Ted Duran is most known for his lead role in the 50 episode TV series “The Legend of Bruce Lee” in which he plays “Blair”, an enemy and later friend of martial arts icon Bruce Lee. The series became the most popular Chinese TV series to date with over 400 million viewers in China alone and followed with similar success internationally. Ted appears in 27 episodes of the series and is also a prominent character in the Feature Film of the same name.
More recently, Ted has just finished shooting future Feature Film The Longest Shot in Shanghai and Melbourne, Australia. He plays the role of “Paul”, a cockney 30’s gangster and bodyguard to a local Shanghai Mafia boss. In 2017 Ted took the role of Gunther Rall, a Nazi Luftwaffe pilot in an upcoming historical drama series By National Geographic slated for a late 2017 release.
Ted, this year, in 2017 we got the chance to finally see “The Legend of Bruce Lee” on Netflix as well. Did you watch any episode already?
To be honest no! I have seen the Chinese version many times and it’s virtually identical. It’s funny because for me the show was really popular back in 2008, during the Olympics in Beijing. The first episode was premiered around the opening ceremony and naturally being about Bruce Lee, there was a lot of hype around the series. Also, Kung fu was a hot topic at the time and Chinese “Wu Shu Bi Sai”, i.e. demonstrative martial arts tournaments, were not accepted into the Olympic sports categories. So to coincide with the Olympics there were thousands of Kung Fu competitions all around the country to coincide with Olympic events. These were less publicised and almost like a modern-day iteration of the Boxers rebellion!
Can you tell us a little bit more about your role as “Blair” in “The Legend of Bruce Lee”?
Sure. Blair is a peer of Bruce Lee’s at their local “International School” in Hong Kong. He is a from rich British colonial family and is an accomplished athlete. He is quite spoilt and a bit of a bully to Bruce and his friends, but on the whole, he has a good moral viewpoint. He is a crucial character in the story as it is he who first motivates Bruce to want to learn to fight. They get into various fights at school, over girls and race issues, and they compete and train together in the local boxing club. By Episode 6 we see a better side of Blair when he finally makes up with Bruce and they become friends, and he teaches Bruce Lee some of his boxing knowledge in preparation for an upcoming tournament. Later in the series, Blair and Bruce are reunited in America.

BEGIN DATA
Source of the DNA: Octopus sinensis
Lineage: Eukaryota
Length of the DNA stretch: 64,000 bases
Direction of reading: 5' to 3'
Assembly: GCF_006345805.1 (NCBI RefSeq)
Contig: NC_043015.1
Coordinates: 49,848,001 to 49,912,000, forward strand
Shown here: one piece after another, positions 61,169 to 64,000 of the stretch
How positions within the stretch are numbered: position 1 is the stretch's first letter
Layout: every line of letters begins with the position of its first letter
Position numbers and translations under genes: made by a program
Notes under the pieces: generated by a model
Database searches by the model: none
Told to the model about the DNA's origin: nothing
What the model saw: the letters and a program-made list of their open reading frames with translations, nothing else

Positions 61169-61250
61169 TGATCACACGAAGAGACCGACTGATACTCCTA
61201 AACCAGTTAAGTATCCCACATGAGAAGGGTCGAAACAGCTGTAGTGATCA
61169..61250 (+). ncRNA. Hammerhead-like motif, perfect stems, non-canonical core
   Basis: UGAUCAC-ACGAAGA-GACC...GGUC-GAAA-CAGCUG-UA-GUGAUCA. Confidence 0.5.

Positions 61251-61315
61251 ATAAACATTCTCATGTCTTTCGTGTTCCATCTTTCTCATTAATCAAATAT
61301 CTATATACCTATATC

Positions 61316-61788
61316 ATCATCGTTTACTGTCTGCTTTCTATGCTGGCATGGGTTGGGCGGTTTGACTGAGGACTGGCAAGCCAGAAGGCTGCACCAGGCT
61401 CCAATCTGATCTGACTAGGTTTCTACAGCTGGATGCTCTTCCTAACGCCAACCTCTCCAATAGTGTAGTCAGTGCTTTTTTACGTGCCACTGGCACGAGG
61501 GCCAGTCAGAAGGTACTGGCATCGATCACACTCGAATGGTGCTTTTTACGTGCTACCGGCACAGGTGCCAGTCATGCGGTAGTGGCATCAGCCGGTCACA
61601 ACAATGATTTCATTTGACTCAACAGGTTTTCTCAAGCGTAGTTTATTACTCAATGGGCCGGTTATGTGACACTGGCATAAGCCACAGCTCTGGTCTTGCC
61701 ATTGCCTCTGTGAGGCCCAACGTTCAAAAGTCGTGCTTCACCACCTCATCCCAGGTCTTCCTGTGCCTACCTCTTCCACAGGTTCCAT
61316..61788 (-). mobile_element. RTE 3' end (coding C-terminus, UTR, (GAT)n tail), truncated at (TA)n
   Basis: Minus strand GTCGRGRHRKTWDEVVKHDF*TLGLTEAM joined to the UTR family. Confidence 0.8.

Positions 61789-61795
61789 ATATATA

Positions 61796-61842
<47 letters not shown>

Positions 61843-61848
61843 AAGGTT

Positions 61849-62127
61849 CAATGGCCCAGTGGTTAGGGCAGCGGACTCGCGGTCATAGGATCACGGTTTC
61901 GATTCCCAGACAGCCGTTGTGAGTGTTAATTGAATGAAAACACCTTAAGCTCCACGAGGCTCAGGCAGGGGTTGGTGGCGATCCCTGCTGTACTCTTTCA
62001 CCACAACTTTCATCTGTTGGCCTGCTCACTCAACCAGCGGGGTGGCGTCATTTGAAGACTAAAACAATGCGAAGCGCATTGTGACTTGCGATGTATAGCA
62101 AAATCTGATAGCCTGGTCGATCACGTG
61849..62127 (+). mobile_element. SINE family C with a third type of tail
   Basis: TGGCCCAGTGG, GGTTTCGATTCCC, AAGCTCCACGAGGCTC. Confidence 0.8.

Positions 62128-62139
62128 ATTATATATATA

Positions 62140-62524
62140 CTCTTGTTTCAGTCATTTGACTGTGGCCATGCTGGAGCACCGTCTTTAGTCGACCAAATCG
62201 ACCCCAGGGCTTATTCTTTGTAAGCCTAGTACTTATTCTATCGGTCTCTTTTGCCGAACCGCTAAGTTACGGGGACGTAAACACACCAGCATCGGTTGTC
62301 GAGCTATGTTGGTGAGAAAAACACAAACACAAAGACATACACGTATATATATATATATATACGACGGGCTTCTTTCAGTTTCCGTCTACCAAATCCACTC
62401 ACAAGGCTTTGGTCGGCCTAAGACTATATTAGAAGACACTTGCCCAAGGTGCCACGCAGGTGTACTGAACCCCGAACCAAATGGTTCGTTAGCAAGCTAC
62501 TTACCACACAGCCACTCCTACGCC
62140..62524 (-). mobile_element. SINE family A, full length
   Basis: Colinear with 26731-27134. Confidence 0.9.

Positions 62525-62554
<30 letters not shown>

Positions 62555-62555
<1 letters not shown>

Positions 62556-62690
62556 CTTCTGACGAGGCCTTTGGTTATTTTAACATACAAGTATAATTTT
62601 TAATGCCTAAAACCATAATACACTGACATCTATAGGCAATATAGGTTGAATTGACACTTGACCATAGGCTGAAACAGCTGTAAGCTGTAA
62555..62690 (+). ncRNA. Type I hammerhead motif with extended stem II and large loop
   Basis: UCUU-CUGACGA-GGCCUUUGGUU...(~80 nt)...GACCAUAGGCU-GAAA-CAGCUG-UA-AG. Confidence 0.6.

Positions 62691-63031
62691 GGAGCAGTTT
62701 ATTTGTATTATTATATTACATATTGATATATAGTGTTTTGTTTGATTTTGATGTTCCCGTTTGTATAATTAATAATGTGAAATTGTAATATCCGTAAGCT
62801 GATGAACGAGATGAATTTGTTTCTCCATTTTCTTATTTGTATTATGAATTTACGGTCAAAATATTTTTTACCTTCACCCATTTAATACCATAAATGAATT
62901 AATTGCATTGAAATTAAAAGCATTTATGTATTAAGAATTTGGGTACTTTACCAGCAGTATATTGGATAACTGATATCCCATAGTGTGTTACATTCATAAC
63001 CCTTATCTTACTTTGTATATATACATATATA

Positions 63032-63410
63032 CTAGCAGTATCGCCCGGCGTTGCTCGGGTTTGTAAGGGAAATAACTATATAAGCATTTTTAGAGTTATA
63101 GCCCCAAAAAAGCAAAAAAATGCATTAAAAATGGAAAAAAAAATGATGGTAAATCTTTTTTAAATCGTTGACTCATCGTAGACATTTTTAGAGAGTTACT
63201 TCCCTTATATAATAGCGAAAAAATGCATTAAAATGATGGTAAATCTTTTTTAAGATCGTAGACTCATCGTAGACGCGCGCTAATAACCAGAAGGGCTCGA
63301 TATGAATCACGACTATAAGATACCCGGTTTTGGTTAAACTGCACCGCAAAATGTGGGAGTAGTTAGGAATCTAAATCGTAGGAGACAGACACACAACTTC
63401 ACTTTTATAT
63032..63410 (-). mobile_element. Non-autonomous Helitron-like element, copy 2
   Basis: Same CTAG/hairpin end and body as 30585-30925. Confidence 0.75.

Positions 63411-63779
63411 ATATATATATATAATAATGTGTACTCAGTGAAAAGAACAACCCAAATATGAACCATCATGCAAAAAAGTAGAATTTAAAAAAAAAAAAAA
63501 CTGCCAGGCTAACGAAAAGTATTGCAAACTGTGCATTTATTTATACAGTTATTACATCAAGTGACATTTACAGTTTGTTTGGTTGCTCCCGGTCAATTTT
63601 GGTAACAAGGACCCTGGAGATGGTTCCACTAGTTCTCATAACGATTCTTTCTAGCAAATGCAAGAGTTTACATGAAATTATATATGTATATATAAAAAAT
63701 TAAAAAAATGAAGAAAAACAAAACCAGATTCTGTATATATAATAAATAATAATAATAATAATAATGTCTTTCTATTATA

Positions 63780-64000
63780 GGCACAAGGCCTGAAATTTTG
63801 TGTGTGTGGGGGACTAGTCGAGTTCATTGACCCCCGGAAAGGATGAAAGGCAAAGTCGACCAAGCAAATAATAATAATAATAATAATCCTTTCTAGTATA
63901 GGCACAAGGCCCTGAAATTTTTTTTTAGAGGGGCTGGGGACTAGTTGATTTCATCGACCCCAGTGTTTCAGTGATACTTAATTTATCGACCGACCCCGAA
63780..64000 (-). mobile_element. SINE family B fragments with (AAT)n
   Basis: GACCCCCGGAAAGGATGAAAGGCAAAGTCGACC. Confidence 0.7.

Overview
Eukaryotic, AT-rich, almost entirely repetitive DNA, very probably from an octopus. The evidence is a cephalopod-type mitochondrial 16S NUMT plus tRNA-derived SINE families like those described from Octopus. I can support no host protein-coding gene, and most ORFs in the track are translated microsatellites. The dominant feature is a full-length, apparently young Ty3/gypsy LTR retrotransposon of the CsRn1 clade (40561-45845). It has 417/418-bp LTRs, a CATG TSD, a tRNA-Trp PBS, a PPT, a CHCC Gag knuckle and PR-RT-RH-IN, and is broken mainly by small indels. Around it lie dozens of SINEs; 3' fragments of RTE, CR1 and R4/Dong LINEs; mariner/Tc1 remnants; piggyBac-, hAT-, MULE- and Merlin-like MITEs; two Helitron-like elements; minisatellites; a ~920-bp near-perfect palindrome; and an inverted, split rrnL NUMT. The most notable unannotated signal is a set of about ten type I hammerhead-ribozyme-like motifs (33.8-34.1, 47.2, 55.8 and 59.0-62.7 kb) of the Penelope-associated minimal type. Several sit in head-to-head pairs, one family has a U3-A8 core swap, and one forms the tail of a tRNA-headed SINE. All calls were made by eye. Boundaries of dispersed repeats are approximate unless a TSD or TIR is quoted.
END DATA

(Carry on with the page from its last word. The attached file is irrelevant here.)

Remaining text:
I just saw Danny Chan’s performance as Bruce Lee in the new film Yip Man 3, Do you think that film has made this Bruce Lee Series more popular?
Absolutely, I guess a huge amount of action movie fans will have now seen how great his impressions of Bruce are in Yip man and will have thought, “Hm, better check out that 50 episode biopic series with Danny playing Bruce”, who wouldn’t! But of course, this question is really only relevant to English speaking countries as elsewhere like in Asian, African and South American nations the series is already very popular and was released 9 years ago! This Netflix series is the first full release of the full series in the US, in English.
What was Danny Like to work with?
He’s a really down to earth, friendly chap. Very easy going, and it was amazing to see how relaxed he can be when under severe stress. Most days of shooting for him were 15 to 18 hour days packed full of scenes with complex fights and long philosophical dialogue. He dealt with it very well, and you could certainly see him evolve into the role as shooting went on. We still keep in touch now and then, last time I saw him was in Hong Kong for some poker, seeing as I’ll be back in Hong Kong very soon perhaps Blair and Bruce will reunite once again!
Did you meet any other famous actors while shooting TV series “The Legend of Bruce Lee”?
Yes, there were a lot of great artists coming and going to be in the series. Mark Dacascos (Double Dragon) and Michael Jai White (Arrow) were around to play cameo roles. Ray Park, who plays Darth Maul in Star Wars was a great help on one day of shooting in which I had to fight Willie Jay, played by Tim Storms who did the brilliant stunts for the then current Spiderman. So, in my scene, I get hospitalized by a sequence of his Jiujitsu takedown and grappling moves. Ray gave me a quick crash course on some Jiujitsu techniques to help me react and stay safe during the choreography, which really helped because this was to be one of the most intense fight scenes I had been involved in yet, and without help perhaps I would have broken a few bones instead of having purple bruises.
We hear you are fluent in Chinese. When did you learn this language, is it difficult?
I learned Chinese during my ten years living in Beijing from 2002 to 2012. I started to learn by just being there, training in a temple in northern China and traveling and working there. But later on, I took on a diploma in Chinese at Tsinghua University. That is when I really gained a grounding in written Chinese and became more interested in the language. There is a saying relevant to learning Gong Fu that also works for the Chinese language: One lifetime is not enough to finish learning! (Direct translation from Mandarin).
You are heading to China again. Why this time?
Firstly for family reasons, I would like my two daughters to learn some Chinese early on, and at their young age now they are so receptive so will pick it up quickly. Secondly, because I miss working in Chinese films and want to continue with things there for a while before my Chinese gets rusty! Also, Hong Kong will be new for me, I have been there a lot but never for longer than two weeks so am looking forward to being based there for a longer period, its such a cool place and a hub for travel in greater Asia. Of course, I will still travel a lot anyway, back to UK, US and elsewhere.